6. As I understand it it Parkinsonism is to Parkinson's disease as a virus is to influenza. In other words all Parkinson's disease is Parkinsonism but not all Parkinsonism is Parkinson's disease. My neurologist has diagnosed me with Parkinsonism and when I asked him what type he said "most likely Parkinson's disease but I want to follow you longer than 6 months before making that diagnosis" at least that's my understanding of what Parkinsonism is. I don't really care what my doctors call it as long as my carbidopa levodopa works and no one tries to give me Reglan. As for which is perferred it totally depends on what "flavor" you're talking about. Drug induced Parkinsonism is probably one of the best case scenarios, something like multiple systems atrophy on the other hand... I know someone with MSA and that is a scary disease (but also fortunately exceedingly rare) NPF has a great brochure on the subject of Parkinsonism vs Parkinson's disease. http://www.parkinson.org/pd-library/fact-sheets/parkinsonism-vs-parkinsons-disease I'm sorry you're here but glad you found us Hang in there Feisty
  7. Saying a prayer for you. Hope everything turnsout well. And good job at not fainting 😊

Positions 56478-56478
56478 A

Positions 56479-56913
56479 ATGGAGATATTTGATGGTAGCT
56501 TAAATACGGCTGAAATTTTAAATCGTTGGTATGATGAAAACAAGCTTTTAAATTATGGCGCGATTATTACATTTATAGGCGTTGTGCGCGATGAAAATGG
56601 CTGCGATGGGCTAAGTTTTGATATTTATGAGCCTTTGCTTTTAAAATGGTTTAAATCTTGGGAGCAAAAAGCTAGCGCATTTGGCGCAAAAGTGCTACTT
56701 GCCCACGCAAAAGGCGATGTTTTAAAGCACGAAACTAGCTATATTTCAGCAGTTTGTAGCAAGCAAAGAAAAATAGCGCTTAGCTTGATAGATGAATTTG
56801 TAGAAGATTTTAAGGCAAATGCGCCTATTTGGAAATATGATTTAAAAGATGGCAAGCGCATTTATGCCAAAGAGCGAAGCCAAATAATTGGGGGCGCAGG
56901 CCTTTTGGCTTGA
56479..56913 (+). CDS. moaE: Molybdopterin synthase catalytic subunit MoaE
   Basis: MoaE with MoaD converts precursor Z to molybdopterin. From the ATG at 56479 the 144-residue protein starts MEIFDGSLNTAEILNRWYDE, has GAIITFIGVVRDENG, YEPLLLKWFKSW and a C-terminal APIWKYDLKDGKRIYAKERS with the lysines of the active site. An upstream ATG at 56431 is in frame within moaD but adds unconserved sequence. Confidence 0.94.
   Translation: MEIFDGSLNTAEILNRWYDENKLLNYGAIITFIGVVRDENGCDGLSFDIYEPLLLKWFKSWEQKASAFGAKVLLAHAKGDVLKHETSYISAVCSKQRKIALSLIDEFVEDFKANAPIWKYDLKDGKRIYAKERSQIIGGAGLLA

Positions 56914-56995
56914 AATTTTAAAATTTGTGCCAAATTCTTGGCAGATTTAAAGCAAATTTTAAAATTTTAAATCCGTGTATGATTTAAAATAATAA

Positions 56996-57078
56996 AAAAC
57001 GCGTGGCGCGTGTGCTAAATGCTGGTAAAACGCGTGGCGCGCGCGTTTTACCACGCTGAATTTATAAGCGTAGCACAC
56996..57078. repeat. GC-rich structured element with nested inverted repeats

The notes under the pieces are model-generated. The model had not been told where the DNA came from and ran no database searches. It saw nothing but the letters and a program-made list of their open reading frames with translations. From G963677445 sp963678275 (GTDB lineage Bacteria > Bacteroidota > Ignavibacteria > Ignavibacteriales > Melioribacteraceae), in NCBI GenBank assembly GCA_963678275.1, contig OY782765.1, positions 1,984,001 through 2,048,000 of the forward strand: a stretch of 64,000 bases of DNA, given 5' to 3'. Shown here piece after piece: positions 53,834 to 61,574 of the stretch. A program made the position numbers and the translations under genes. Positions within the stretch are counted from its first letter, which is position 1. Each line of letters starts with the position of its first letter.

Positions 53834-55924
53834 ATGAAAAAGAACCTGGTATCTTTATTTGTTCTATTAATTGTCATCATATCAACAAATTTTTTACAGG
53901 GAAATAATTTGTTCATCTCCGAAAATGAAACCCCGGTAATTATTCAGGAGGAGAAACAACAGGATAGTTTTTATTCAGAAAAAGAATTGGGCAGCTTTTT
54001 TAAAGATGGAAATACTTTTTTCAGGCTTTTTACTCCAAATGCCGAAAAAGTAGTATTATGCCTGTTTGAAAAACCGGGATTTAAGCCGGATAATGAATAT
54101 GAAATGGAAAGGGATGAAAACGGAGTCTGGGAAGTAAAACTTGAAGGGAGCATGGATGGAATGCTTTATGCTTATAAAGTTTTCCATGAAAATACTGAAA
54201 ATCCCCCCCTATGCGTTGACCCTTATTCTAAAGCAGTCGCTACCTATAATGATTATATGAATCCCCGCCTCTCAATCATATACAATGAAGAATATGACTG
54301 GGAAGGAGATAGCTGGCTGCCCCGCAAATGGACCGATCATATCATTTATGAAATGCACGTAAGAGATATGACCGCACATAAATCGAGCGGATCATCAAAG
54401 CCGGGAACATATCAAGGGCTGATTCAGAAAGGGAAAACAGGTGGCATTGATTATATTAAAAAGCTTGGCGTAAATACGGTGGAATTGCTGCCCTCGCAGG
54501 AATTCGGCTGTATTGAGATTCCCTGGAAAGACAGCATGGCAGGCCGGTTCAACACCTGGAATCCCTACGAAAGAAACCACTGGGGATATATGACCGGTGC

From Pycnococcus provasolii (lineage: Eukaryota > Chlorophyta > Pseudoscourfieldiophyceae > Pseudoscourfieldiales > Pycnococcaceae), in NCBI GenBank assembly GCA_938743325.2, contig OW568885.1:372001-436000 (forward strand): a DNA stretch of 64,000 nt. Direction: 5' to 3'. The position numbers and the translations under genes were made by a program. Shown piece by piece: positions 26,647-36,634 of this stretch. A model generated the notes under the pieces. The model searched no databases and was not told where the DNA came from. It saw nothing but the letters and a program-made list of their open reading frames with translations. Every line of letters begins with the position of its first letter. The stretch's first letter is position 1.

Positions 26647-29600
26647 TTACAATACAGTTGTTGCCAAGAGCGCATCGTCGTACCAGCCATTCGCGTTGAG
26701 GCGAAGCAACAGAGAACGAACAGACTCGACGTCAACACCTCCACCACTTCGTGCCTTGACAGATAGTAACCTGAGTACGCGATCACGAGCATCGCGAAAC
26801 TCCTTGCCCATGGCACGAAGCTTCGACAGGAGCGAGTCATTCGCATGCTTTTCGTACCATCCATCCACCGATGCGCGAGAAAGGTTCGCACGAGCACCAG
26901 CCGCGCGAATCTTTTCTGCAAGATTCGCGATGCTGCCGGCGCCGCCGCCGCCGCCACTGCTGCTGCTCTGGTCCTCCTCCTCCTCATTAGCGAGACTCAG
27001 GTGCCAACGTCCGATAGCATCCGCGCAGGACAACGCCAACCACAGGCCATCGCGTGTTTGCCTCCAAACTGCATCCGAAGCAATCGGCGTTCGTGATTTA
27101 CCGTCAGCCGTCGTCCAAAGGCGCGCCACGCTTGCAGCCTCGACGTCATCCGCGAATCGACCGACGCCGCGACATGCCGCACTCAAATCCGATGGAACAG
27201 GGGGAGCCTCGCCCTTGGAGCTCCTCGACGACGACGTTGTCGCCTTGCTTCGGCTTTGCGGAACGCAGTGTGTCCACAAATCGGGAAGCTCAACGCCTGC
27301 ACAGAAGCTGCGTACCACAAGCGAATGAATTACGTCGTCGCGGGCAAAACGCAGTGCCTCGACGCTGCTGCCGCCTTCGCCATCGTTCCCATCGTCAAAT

8. If you want it from a reputable pharmacy you do need a perscription. My neurologist wrote mine. I then faxed it to an online pharmacy in Canada and two weeks later I had it in my hand. It ends up costing me about $20 a month. The biggest hindrance can be finding a USA doctor to write the perscription. But my neurologist has said most MDS are familiar with it. The other thing to be aware of is not to bring in more than a 90 day supply at once, because I've heard customs is more likely to seize it. My gastroenterologist actually used to practice in Canada and waits impatiently for it to be approved here, because he saw how effective it was in his early career. If you do decide to go that route, after a lot of research I choose to use Canadian pharmacy king for myself. The worst side effect I've experienced was a mild headache when I first started it that has since gone away. I was nervous about using a medication that didn't have FDA approval, but for myself I'm so glad I tried it. I hope something I just said helps